Our week together in St. Louis made me realize that I was only looking at a small slice of the immigration question. I am grateful to our sisters and associates for opening my eyes to the conditions that force people to make wrenching choices that have such negative consequences for both themselves and their countries.

Ana Siufi, RSM

I arrived in St. Louis 40 hours late as flights were cancelled because of bad weather. This served as a prelude to the Justice meeting concerning the topic of immigration. Providentially, we were two from Argentina. This helped us to confront the sensation of abandonment and isolation in such an area as airports because of our little knowledge of English, and not knowing when we would ever arrive at the meeting, and if we would ever recover our baggage. This experience allowed us to share the anguish, isolation and solitude which accompany immigrants in their attempt to reach their destination.

It was worth the effort arriving and sharing as sisters from the various countries described the awful situation of immigrants and migrants, making it clear that the neo-liberal globalization excludes and eliminates millions and obliges them to look beyond for a more decent life far from their country and culture, and exposing them to death in the waters on in the desert or such dangers as: persecution, legal obstacles, abuses and labor or sexual exploitation that were constantly mentioned.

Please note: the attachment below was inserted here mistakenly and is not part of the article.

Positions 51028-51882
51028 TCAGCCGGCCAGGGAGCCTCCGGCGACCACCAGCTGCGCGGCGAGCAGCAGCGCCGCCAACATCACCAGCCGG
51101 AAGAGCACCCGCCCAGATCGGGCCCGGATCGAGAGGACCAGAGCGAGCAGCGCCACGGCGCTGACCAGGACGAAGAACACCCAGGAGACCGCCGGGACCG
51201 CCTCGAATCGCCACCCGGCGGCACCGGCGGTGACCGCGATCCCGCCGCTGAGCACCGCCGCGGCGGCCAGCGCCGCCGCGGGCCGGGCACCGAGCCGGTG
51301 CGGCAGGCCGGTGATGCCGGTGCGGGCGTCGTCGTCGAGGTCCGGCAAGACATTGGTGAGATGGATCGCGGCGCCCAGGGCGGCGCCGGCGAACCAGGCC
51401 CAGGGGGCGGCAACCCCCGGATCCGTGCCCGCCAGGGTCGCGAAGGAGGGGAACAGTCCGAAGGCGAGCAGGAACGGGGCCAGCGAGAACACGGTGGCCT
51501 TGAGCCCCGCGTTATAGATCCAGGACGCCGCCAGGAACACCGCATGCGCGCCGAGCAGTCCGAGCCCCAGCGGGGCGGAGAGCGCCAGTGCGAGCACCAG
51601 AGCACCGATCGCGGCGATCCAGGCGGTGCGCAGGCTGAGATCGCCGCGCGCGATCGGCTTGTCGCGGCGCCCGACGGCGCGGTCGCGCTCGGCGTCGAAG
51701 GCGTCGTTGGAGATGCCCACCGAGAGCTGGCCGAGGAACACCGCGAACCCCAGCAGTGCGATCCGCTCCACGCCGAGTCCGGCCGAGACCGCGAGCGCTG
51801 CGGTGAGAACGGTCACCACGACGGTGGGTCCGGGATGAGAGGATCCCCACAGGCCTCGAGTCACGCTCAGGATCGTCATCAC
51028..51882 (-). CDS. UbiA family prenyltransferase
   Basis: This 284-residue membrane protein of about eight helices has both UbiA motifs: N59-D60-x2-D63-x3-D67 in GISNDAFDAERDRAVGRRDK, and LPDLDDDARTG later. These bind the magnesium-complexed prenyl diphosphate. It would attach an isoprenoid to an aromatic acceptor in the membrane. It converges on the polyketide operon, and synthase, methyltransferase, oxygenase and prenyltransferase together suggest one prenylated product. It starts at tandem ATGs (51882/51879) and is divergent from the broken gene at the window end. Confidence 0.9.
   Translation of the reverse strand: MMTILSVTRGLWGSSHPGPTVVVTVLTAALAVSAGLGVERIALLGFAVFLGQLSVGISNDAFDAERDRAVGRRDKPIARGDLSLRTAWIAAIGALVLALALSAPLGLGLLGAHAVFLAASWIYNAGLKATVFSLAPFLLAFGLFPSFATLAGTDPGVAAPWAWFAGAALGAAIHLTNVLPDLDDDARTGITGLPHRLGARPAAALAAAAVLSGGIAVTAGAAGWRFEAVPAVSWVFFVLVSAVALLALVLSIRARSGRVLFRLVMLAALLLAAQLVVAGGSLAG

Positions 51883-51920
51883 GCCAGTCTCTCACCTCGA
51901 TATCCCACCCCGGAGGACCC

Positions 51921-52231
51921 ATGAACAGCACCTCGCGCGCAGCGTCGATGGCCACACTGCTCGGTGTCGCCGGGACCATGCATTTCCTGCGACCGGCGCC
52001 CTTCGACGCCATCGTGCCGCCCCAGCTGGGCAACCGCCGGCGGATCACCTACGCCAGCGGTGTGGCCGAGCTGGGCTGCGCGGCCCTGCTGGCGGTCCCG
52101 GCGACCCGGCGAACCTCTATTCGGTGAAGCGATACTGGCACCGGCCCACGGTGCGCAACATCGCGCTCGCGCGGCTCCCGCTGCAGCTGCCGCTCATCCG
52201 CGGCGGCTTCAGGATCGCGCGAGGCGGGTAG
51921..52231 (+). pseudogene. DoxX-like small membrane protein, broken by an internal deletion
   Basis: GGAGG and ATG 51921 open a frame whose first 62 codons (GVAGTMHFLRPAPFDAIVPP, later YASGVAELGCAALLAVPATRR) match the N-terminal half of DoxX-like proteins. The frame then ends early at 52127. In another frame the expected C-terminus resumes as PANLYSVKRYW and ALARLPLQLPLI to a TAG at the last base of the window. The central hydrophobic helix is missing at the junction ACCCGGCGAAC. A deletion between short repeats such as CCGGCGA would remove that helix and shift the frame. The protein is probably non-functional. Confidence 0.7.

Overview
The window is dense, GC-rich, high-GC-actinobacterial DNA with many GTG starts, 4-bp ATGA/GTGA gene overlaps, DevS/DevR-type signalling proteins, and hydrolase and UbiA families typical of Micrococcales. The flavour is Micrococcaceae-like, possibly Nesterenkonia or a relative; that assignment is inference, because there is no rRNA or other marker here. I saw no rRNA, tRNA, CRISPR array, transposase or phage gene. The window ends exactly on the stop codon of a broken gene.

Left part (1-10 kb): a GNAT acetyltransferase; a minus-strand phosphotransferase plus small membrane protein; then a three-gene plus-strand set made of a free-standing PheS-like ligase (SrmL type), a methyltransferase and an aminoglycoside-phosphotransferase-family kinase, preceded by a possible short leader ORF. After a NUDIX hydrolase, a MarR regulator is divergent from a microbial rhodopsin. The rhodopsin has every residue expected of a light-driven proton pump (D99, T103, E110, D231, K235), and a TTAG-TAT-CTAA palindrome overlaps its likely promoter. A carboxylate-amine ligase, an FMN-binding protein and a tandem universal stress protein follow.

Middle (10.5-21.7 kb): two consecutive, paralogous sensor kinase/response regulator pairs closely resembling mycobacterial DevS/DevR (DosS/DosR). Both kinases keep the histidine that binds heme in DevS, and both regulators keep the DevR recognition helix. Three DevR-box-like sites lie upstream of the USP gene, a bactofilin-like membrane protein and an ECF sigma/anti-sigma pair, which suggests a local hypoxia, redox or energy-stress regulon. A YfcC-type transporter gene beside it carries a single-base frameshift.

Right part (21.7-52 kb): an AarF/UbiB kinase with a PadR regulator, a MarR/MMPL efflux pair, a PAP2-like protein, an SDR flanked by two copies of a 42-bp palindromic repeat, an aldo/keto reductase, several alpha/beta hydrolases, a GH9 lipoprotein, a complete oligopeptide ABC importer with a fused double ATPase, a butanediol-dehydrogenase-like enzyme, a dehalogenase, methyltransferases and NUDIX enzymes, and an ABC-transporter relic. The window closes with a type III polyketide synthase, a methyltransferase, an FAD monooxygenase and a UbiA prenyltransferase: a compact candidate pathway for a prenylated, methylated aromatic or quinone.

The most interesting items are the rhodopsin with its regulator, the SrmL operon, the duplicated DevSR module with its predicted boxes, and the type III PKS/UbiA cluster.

I was deeply impressed by a fact that changed my beliefs, due to the misinformation of the media, about the volume of money sent back home to their loved ones:

The remittance of thousands of millions of dollars to our impoverished countries represents more than any external international aid. In other words, the poor, through their work, sometimes so exploited that they might as well be slaves, share all they can with their families back home.

I was deeply touched by a reflection of Marilyn Lacey, who spoke to us about the spirituality of hospitality, based on her experience of helping out in the refugee camps of the Sudan and other places. She shared with us her love and commitment with the most vulnerable and hungry in a world which has the means to avoid such pain, but squanders and monopolizes it for a few.

There is much to say, and I don’t want to make it longer. May this meeting serve to encourage us to continue in the struggle in the spirit of Mercy, so that each citizen could be assured of his/her rights in his/her country and home and not obliged to leave them in search of other horizons.

Ana’s reflection first appeared in the January 2007 issue of the CCASA Newsletter.

Questions for reflection

1.Do I ever think about why people choose to leave their home countries?
2.How is my life made more comfortable by the labor of immigrants?
3.What can I do ease the plight of immigrants?